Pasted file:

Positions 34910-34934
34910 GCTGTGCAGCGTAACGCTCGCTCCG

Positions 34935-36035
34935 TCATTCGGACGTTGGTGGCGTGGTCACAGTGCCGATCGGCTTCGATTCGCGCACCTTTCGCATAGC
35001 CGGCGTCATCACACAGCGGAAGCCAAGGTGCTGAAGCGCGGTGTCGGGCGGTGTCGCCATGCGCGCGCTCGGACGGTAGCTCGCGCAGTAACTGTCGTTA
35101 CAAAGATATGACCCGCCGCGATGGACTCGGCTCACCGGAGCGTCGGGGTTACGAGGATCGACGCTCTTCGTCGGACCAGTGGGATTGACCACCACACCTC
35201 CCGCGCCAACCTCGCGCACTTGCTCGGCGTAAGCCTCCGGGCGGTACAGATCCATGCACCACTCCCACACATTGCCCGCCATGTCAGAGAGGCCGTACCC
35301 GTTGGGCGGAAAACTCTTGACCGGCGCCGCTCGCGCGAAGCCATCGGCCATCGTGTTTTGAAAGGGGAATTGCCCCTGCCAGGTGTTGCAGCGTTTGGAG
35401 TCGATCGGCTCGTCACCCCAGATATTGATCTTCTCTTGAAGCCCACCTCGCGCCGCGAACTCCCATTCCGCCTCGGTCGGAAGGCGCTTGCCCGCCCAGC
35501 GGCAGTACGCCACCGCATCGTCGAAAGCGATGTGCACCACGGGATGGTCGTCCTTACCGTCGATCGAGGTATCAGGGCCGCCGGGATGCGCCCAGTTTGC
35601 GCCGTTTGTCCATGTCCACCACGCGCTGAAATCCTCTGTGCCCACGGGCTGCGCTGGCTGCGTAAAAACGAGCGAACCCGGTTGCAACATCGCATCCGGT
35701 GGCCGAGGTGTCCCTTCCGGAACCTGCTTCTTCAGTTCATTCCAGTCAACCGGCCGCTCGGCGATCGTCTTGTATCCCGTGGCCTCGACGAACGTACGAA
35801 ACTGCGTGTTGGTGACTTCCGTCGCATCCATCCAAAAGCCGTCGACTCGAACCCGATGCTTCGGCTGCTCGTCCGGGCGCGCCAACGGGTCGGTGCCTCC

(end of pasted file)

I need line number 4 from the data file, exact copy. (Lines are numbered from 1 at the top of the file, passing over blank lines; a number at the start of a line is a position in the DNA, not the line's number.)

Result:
34935 TCATTCGGACGTTGGTGGCGTGGTCACAGTGCCGATCGGCTTCGATTCGCGCACCTTTCGCATAGC